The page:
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Opposition Instructions


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I started playing around with Opposition instructions in last year's version of FM, simply because I found myself becoming too robotic in giving them - close down/weaker foot for wingers, tight marking for a dangerous CM, etc. The results were mixed, though on a few occasions I did manage to make headway. For example, "never" closing down an anchorman when I wanted to keep things organized in midfield and not overcommit stupidly helped, as did the tight mark/never close down non crossing not so clever wingers like Theo Walcott.

In this version, it seems OI's have more of an impact, and for a few pre-season matches, I gave that responsibility to my Assistant. I found him using OI's much more sparingly than I did. Generally, against equal opposition, I tend to use OI's on four players. It got me thinking more about the "never" Opposition instruction. For example, a weak link DC with poor passing, or a poacher with poor decisions, as well as the impact of "always" instructions on the overall tactic and team shape. This is probably most relevant in central midfield - for example, having "always closing down" on the side where you've already got a BWM would result in players around him getting drawn out of position - perhaps decent for an area where the opposition is using an inside forward, for instance, but more often than not resulting in players going all over the place and too many gaps.

Another issue is that in this game the AI seems to be using more DLP's and Inside Forwards and wide midfielders. the "close down/weaker foot" combo, as far as I imagine, would then prove dangerous. A DLP with good technique, under pressure, would then probably use that weaker foot for a simple pass to the wide player who now has space as a result of players trying to close him down. Also, in case of the Inside Forward / wide midfielder, closing him down/weaker foot potentially leads to those nasty through balls from out wide and a pretty clean path on goal for a striker.

I'm still experimenting with this, although in recent games I've started using the OI's a little more creatively and sparingly, resulting in more organized defending and more streamlined effect. Rather than blanket pressure, I'm starting to see more instances where the key threats in the opposition are dealt with. This is a bit tricky when playing more versatile teams, though considering the AI in this version is more flexible and reactive during the course of the match, it can be an effective way of dealing with shifting threats.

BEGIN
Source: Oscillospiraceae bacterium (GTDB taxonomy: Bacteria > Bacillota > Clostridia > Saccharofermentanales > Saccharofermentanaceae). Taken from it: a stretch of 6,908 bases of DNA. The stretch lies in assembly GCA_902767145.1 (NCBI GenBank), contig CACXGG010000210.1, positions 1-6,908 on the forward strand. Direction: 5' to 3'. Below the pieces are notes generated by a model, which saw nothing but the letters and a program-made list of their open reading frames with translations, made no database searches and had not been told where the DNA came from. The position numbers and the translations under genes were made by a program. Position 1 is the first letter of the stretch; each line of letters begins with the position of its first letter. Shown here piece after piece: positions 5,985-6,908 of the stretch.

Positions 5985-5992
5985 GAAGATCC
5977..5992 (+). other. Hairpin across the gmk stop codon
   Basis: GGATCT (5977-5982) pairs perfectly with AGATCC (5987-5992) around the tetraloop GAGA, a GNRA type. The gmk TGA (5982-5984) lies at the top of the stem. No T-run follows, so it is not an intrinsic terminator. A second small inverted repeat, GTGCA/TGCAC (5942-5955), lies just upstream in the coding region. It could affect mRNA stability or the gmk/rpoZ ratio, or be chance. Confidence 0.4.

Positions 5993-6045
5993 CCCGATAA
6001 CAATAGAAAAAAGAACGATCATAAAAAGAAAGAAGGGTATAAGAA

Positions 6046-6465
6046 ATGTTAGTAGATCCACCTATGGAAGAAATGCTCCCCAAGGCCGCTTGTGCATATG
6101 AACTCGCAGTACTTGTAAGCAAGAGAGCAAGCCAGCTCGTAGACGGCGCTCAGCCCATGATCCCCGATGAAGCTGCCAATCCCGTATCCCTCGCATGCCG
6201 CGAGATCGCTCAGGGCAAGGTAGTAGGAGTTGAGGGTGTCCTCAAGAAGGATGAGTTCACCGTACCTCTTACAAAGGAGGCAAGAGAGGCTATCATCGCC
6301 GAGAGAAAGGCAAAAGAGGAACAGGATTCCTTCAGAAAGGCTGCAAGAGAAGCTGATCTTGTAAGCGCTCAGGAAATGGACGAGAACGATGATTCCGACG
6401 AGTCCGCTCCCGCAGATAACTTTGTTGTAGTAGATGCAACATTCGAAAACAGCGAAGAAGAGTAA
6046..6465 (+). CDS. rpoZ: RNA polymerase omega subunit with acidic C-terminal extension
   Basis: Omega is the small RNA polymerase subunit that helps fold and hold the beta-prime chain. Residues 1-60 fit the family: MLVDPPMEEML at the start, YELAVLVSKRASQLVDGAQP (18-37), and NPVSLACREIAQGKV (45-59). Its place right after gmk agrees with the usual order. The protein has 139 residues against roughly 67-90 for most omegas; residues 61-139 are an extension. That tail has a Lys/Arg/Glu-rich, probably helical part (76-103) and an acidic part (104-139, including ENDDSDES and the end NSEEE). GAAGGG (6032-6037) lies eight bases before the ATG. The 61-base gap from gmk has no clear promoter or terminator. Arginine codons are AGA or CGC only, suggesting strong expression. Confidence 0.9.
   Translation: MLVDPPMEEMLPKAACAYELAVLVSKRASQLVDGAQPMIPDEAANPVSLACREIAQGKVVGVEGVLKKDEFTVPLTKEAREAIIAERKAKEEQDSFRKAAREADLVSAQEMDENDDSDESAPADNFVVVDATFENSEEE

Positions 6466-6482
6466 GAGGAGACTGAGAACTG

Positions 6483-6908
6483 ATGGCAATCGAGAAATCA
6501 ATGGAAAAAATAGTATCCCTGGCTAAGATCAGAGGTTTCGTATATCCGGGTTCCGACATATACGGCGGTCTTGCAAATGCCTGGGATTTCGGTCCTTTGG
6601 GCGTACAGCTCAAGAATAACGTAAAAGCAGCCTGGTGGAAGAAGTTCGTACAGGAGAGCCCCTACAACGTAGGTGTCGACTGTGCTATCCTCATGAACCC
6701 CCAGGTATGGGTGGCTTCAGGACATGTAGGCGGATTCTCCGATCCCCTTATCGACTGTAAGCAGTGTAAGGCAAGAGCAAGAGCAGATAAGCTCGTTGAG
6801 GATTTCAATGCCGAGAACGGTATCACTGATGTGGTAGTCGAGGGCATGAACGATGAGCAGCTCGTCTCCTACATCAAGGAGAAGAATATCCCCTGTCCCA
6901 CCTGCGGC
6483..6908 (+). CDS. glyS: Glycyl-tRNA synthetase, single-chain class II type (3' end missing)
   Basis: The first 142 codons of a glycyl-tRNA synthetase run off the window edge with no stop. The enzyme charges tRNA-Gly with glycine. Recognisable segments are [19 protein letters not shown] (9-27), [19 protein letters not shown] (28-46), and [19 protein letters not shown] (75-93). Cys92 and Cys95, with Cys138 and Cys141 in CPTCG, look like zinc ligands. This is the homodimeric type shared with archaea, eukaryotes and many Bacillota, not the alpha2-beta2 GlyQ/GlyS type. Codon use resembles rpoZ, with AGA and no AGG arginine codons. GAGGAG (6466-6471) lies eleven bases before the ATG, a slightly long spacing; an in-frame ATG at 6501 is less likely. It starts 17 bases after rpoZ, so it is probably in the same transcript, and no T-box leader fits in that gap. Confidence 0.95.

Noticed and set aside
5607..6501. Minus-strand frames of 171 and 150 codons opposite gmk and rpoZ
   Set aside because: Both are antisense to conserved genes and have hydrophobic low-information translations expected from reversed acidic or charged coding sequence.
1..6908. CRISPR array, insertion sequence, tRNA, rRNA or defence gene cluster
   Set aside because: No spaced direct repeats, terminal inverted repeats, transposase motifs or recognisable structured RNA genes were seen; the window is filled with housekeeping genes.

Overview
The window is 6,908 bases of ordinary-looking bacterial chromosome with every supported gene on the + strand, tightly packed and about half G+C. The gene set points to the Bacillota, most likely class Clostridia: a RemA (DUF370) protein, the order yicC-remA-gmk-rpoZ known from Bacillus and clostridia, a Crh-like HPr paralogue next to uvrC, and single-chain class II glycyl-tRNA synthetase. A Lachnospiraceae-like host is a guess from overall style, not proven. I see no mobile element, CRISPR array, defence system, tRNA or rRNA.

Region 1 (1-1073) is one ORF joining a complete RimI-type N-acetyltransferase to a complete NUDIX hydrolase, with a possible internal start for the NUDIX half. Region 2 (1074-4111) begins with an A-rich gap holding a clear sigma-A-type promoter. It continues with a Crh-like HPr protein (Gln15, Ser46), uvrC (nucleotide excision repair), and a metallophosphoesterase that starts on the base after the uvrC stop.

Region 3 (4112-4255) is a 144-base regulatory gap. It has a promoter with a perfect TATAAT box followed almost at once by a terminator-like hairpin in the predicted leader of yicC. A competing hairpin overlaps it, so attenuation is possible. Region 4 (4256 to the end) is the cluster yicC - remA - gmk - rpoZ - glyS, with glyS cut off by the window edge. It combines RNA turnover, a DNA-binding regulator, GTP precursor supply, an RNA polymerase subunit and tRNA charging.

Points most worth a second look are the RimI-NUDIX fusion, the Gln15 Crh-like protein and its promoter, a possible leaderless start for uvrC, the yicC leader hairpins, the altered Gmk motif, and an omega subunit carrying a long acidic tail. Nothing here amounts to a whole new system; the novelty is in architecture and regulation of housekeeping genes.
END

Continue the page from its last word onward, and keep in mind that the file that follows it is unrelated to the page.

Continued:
As an example, in a recent game with Everton, playing against Martin Jol's Fullham, I noticed them using wide midfielders who cut inside, and building play through the flanks via their fullbacks. Tight marking them was effective enough as long as they were playing safe and defensive, resulting in them having to lump it long by their technically limited centerbacks. After I took the lead, their fullbacks became, essentially, attacking wingbacks, bombing forward and giving more throughballs. Tight marking them, particularly with my defensively challenged wingers, left me exposded through the middle. I switched to closing them down and playing more narrow, rusulting in them staying along the byline but neither having enough time on the ball or opportunities for quick through balls.

Excuse my post for being a little vague, but I think Opposition Instructions are an area of the game which has a lot of potential and can really help, and would be interested in any feedback regarding how different players use them and their overall effect.

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IMHO OI are an important facet of the game. If you want to use the same tactic without having to go create another. In my stafford thread i've shown how i use OIs to disrupt the other teams approach. I also show how you should use stats in game to help identify which player to shut out.

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I totally agree, OI's are massive and can really change the momentum of a game if us as manager's see things we can counter. Had a lot of success with them on FM12 when I actually thought about what I wanted to achieve and not just use them without a second thought.

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I am of the opinion unless youre coming up against a Messi, you shouldnt use them. I always remember Paisley and Fagans advice - if youre worrying what the opposition are doing, you arent doing what you should be doing

I know the games changed, but the principals are still the same :)

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Well basic prinicples you practice in every game are the same:

a. if player is very skill ful at crossing always try and show him the wrong foot

b. if player has a great long shot dont let him get close and close him down..

those are fundamentals i learnt when i was 6

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depends what the basic principles of the team are.

a. if a player has the ball get it off him!

b. if a player has the ball get it off him!

Although the basics you pointed out are common sense, for a your defender will stand off and and wait to be attacked before reacting. I prefer my team to tackle as soon as possible, forcing the opposition to increase there tempo, thus forcing more mistakes. Never let the other team dictate the pace, thats what you should be doing imo

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